They remained in touch ever since.

“I am extremely pleased with the appointment of David as the Oregon Symphony’s new Music Director,” Kalmar said via email. “I wish David long-term success with the Oregon Symphony and I’m confident that he will thoroughly enjoy the musical journey with the Symphony musicians, staff and community,”

Kalmar’s influence is well known in Oregon. During his tenure, the Oregon Symphony received four Grammy nominations and brought in record amounts of revenue.

Danzmayr is excited to build upon his predecessor’s work and continue to provide world class music to Oregon’s music-loving audience.

“The idea shouldn’t be, ‘Yeah, let’s get rid of everything and change everything.’ The idea should be, ‘OK. Let’s see where we go from here.’ We are in a very good level. And we, of course, want to look forward to even getting higher and kind of like getting the excitement,” he said.

Danzmayr’s premiere season will see the creation of a new Creative Alliance. The Alliance is a group of musicians who will work with the Oregon symphony to inspire and challenge the audience with their own unique musical experiences and explores meaningful issues facing the community.

“The Creative Alliance is a way for me to show that ... I am the music director, but we have put together a team of people, basically, who are all very interesting, and very intelligent musicians, and who can bring their own perspectives and their own ideas to the Oregon Symphony,” he said.

The artists who are a part of the Alliance are Gabriel Kahane, Jun Markl, Simone Lamsma, Gabriela Lena Frank, Johannes Moser, and Nathalie Joachim.

“Nathalie Joachim, who will be a composer-performer on stage with us and will perform a piece that is very much inspired by her Haitian heritage,” he said. “I come from Austria, I don’t have Haitian heritage. So, I cannot bring that to the orchestra, but she can. And she’s a singer. I am not a singer. I can’t bring it to the orchestra. But she can.”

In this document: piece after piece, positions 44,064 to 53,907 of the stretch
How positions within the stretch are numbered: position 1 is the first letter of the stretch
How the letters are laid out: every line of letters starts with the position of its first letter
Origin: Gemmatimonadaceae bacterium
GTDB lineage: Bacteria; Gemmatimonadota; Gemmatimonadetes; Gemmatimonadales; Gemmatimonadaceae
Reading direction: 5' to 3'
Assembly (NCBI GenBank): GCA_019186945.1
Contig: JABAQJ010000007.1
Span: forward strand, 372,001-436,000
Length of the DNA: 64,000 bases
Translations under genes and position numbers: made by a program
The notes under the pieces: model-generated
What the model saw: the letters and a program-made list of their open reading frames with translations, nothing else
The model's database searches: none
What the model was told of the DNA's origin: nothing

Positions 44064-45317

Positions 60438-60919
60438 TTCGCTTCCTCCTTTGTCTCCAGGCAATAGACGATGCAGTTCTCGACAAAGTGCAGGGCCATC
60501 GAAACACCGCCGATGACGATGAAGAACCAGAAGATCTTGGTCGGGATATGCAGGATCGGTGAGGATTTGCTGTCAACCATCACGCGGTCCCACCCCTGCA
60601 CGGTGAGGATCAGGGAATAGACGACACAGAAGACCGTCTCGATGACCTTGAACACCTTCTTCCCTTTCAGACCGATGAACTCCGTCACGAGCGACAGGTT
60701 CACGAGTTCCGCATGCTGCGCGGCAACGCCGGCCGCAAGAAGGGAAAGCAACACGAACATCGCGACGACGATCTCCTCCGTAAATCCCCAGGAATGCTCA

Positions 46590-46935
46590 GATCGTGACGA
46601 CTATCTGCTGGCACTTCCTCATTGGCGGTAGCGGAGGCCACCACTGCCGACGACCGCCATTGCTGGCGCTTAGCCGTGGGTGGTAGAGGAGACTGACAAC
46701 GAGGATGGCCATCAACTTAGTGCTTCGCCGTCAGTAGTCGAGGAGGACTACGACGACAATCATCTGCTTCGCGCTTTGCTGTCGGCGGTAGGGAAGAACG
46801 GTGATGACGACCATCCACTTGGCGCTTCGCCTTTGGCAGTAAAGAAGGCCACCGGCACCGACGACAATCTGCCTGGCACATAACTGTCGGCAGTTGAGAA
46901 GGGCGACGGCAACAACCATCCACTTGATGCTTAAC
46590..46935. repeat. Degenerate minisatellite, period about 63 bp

Danzmayr will take over at a time when the symphony, like many arts organizations, is still feeling the effects of the ongoing COVID-19 pandemic. Revenue dropped to zero in 2020 and the symphony relied on donations from the community as well as funds from the federal CARES Act. This year, they hope to rebound from the lost revenue.

“Through regular surveys and other feedback, we know that confidence is building to return to the hall. In fact, subscription renewals already are exceeding the forecasts. Our community is hungry for live and in-person music once again,” Showalter wrote.

Showalter said that the symphony is implementing different strategies to regain the audience’s interest for the upcoming season.

“We have installed the Meyer Constellation Acoustic System, a revolutionary technology that provides ideal acoustics for every seat in the hall. Also, for the first time in our history, we plan to stream several programs to subscribers at home.”

But even with the uncertainty, Danzmayr is optimistic about the upcoming season.

The 2021/22 season will open in October with Danzmayr conducting Mahler’s “Resurrection” Symphony. Some other favorites will include Dvořák’s “New World” Symphony and Handel’s “Messiah” featuring the Portland State University Chamber Choir.

Kalmar will also return in May 2022 as the Oregon Symphony’s conductor laureate to conduct Mahler’s Symphony No. 9.

With all the new changes and safety protocols, what’s remained constant, Danzmayer said, is people’s joy for live music, something he hopes to bring back to the people of Oregon.

“A lot of people really love classical music. And so we are there to provide that for them. We are there not as a self-serving unit. We are there to provide the audience spectacular experiences that make their life better. That can give them something absolutely unique and something magical,” he said.

The Oregon Symphony’s 2021/22 season premieres Oct. 2.